|Annu. Rev. Astron. Astrophys. 1994. 32:
Copyright © 1994 by . All rights reserved
3.4. The r-Process in Nascent Neutron Star Winds
Woosley & Hoffman (1992) proposed the winds from nascent neutron stars as the site of the r-process. In this section we discuss the physics of these winds. Only detailed models will allow us to determine whether these winds are indeed the site of the r-process. On the other hand, simple arguments will illustrate the basic features of these winds and why they are attractive as an r-process site.
A core-collapse (i.e. type II or Ib) supernova may leave a hot (kT 10 MeV) neutron star as a remnant (e.g. Bethe 1990). This neutron star cools by neutrino emission on a timescale of order 10 seconds. Salpeter & Shapiro (1981) were among the first to consider the thermal evolution of such a young neutron star. They were able to show that, although the neutrino luminosity is always sub-Eddington, the photon luminosity can be super-Eddington. Thus, for sufficiently hot nascent neutron stars, there is a neutrino-driven wind.
Duncan et al (1986) repeated the arguments of Salpeter & Shapiro and showed that a spherically symmetric, nascent neutron star of radius 10.6 km and mass 1.4M has a super-Eddington photon luminosity if the neutron star temperature is 0.4 MeV. Duncan et al also showed that the star cannot stabilize itself by changing its size or by transporting energy by convection. A wind must therefore blow from the surface of the neutron star. Moreover, Duncan et al showed that the mass loss rate in this wind is of order 10-5 M s-1, which gives, if the wind lasts for the early cooling time of the nascent neutron star (~ 10 s), about 10-4 M. If this material forms r-process nuclei, the wind naturally gives the correct amount of r-process matter per supernova. [For more details on this wind, see Woosley et al (1994) and references therein]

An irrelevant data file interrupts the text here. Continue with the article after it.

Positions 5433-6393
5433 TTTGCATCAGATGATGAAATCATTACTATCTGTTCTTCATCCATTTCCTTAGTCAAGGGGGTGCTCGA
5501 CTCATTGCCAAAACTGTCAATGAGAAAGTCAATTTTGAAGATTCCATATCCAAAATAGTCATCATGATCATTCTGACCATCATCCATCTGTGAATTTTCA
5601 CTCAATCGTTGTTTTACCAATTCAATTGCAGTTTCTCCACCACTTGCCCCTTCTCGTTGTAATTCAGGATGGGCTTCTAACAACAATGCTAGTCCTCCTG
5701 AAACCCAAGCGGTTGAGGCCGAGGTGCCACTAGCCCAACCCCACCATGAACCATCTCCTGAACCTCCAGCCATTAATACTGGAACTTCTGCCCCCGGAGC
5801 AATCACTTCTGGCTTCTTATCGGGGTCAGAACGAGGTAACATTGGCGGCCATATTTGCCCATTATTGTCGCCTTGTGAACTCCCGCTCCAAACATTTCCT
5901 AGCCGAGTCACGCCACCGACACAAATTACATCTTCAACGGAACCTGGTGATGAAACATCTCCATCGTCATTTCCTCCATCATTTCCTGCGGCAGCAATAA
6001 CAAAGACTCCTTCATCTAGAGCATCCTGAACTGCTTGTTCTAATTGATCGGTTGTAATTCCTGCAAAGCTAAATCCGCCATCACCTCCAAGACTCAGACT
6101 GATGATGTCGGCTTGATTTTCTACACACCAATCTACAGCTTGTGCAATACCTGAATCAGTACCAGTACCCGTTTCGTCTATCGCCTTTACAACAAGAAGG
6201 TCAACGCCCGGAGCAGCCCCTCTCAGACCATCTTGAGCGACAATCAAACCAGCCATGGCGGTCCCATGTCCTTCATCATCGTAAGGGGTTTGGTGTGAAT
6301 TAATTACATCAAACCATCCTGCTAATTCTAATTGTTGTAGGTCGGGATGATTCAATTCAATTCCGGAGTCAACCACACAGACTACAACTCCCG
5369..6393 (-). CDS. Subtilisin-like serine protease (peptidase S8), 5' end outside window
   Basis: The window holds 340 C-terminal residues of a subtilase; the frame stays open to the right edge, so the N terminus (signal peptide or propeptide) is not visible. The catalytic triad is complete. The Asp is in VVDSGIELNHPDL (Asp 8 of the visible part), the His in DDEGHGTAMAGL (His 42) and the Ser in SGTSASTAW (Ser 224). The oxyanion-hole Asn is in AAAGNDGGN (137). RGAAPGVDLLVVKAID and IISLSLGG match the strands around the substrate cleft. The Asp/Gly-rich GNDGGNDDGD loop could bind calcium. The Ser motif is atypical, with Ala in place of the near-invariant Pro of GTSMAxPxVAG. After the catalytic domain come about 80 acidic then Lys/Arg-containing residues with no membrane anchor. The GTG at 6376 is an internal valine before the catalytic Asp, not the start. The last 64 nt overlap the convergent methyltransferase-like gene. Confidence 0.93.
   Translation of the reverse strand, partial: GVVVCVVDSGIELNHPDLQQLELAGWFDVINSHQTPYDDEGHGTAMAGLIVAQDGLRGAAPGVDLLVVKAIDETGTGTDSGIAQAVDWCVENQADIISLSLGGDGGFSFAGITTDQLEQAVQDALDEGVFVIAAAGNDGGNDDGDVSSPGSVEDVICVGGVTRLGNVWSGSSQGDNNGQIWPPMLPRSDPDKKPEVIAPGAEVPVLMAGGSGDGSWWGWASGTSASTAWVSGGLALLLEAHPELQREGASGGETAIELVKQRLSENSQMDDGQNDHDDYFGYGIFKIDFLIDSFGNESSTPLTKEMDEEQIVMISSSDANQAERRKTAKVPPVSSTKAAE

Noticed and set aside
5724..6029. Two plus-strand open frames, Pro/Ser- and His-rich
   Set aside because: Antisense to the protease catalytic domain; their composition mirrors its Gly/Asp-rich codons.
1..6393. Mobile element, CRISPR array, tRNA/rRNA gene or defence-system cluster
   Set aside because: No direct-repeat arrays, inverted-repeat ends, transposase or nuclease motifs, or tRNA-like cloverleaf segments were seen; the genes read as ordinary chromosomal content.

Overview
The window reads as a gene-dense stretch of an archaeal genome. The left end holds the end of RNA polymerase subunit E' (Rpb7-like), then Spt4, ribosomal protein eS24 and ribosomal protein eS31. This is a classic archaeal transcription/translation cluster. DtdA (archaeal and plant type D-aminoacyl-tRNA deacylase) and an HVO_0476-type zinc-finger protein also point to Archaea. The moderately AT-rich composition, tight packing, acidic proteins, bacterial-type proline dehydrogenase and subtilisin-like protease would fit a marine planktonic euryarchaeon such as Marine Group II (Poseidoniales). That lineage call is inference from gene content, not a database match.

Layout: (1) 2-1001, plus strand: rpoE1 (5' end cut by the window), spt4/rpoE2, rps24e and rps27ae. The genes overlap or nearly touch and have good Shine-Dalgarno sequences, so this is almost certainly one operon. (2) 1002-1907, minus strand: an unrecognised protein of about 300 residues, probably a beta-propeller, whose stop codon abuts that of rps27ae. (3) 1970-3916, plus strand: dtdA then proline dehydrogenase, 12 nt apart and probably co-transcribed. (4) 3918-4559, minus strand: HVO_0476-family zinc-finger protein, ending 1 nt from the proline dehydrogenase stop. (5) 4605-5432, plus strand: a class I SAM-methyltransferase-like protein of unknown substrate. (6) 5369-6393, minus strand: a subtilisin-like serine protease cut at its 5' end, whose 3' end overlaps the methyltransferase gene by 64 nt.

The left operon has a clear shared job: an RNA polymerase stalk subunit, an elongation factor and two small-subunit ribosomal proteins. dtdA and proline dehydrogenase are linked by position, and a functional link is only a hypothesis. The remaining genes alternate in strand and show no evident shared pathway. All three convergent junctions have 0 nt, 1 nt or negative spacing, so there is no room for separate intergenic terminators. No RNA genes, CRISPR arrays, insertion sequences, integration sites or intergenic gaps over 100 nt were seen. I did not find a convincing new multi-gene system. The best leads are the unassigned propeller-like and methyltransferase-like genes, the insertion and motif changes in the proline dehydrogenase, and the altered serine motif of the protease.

What about the entropy in the wind? The net heating of a matter element lifting off the surface of the neutron star is governed by the heating due to neutrino interactions with the wind material and cooling due to emission by the matter. The heating goes as F <E>, where is the neutrino-matter interaction cross section, F is the number flux of neutrinos, and <E> is the average neutrino energy. F L <E>-1 r-2 where L is the neutrino luminosity and r is the radial position of the matter element, <E>2 (e.g. Tubbs & Schramm 1975). The heating thus goes as L <E>2 r-2. <E> and L fall off on the neutron-star cooling timescale of roughly 10 seconds. The matter elements move out on timescales faster than 10 seconds, so the heating rate falls off roughly as r-2. The cooling goes as Tm6 where Tm is the local matter temperature. Above the surface of the neutron star, Tm6 falls off more steeply than r-2. As the mass element lifts off the star, the initial heating is slow because the matter and neutrino temperatures are nearly equal. As the mass element moves out, the matter temperature Tm drops. Once the mass element passes the "gain radius." where the heating and cooling rates are equal, Tm is too low for the material to cool off as fast as it is heated (Bethe & Wilson 1985). As heat is added, the entropy rises. In this way, the entropy can reach values of 100k or more before neutrino interactions with the wind material freeze out. These are the values required for a high entropy r-process.